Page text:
Maybe Annual Performance Reviews Are Really Better?

Bear with me… this is kinda a long post but IMHO it can have big impact on how you make decisions on performance.

There is a lot of chatter on the interwebs about the death of traditional performance reviews.  Many HR pros and consultants saying we’ve outgrown the process and are suggesting that using social media thinking, real-time data, even recognition events as performance touchstones (I wrote about this here) should be the basis of evaluating performance.

In many cases the argument is that performance is a moving target, change happens too quickly and therefore the performance 8 months ago may have little impact on the required performance today or in the near future.  They talk about how one-sided reviews are and how 360 reviews create potential problems when they are “anonymous.”  The argument is made that one manager controlling the process injects biases and problems.

But a couple of articles are giving me pause when thinking about how to make better performance decisions.

First – Signal VS Noise

There is a big difference between information and data.  Data is what it is.  There is no real value in data.  Data becomes valuable when it becomes information.  The problem is you never know when that happens.  Data is noise.  Information is signal.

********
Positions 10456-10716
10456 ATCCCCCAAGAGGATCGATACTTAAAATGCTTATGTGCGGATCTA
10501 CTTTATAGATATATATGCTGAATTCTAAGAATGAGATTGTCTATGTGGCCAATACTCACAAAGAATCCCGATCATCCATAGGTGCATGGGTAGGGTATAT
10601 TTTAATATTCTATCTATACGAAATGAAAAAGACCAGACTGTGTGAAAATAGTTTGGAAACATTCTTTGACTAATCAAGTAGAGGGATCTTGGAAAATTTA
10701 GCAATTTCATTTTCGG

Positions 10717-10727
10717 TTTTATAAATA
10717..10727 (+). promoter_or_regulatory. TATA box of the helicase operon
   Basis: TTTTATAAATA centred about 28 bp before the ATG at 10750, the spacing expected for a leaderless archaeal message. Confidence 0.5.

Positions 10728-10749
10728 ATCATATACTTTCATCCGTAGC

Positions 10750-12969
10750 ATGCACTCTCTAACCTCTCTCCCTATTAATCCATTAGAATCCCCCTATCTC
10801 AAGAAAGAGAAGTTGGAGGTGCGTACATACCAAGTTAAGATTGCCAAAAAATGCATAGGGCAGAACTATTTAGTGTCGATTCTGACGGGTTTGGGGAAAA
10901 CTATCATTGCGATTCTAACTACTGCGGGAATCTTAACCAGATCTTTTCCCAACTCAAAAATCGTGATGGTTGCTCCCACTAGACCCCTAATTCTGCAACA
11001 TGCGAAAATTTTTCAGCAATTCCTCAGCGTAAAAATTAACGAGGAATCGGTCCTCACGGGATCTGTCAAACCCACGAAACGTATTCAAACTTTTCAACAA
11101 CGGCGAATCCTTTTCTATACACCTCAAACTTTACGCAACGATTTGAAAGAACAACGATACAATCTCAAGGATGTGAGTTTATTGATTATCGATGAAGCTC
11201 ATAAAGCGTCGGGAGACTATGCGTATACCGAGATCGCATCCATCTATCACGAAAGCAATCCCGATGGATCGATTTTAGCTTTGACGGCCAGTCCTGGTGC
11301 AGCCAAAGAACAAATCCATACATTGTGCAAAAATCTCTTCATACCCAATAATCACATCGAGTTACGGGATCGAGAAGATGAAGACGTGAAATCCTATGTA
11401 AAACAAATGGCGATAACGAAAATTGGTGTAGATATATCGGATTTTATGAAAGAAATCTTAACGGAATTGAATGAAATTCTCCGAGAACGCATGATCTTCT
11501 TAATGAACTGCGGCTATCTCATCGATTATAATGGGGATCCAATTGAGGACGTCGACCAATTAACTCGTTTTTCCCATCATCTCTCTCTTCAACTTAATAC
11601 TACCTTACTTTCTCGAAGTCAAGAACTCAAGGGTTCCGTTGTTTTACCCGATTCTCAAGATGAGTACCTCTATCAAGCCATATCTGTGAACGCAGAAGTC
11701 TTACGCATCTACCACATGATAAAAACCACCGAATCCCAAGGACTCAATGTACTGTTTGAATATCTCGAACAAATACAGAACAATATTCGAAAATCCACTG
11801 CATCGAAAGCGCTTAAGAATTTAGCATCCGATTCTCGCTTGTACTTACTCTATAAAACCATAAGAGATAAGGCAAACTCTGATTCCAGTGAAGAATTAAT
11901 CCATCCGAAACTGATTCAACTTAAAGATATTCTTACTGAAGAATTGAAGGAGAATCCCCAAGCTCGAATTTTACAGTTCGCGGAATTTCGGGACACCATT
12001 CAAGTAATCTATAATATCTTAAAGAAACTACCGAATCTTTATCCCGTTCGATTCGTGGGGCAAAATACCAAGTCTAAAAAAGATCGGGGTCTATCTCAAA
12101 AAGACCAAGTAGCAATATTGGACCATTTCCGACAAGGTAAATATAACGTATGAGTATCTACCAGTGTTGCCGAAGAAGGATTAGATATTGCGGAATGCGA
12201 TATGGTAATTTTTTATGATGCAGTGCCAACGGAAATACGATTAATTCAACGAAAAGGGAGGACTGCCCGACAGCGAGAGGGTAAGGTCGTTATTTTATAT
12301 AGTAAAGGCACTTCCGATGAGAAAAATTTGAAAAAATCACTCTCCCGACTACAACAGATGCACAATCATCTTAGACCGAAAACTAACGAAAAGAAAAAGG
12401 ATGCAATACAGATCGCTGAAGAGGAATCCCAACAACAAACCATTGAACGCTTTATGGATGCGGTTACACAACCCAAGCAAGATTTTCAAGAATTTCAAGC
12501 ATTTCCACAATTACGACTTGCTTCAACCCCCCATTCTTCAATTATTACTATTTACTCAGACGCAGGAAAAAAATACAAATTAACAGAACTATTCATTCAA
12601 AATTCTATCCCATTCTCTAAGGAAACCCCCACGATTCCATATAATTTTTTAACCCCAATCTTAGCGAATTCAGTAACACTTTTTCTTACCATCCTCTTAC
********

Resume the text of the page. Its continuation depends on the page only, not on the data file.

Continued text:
I direct you to an article on the blog Elezea posted back in May about being careful who you listen to.  In that post the author brings in some information from Nassim Taleb (The Black Swan, Fooled by Randomness – two MUST reads btw.)  The post references information from a post on Taleb’s new book (Antifragile: Things That Gain from Disorder.)  Paraphrased and edited from that post:

The more frequently you look at data, the more noise you are disproportionally likely to get (rather than the valuable part called the signal); hence the higher the noise to signal ratio…

…Say you look at information on a yearly basis, for stock prices or the fertilizer sales of your father-in-law’s factory, or inflation numbers in Vladivostock. Assume further that for what you are observing, at the yearly frequency the ratio of signal to noise is about one to one (say half noise, half signal) it means that about half of changes are real improvements or degradations, the other half comes from randomness.

But if you look at the very same data on a daily basis, the composition would change to 95% noise, 5% signal. And if you observe data on an hourly basis, as people immersed in the news and markets price variations do, the split becomes 99.5% noise to .5% signal. That is two hundred times more noise than signal which is why anyone who listens to news (except when very, very significant events take place) is one step below sucker.

Think about that for a minute.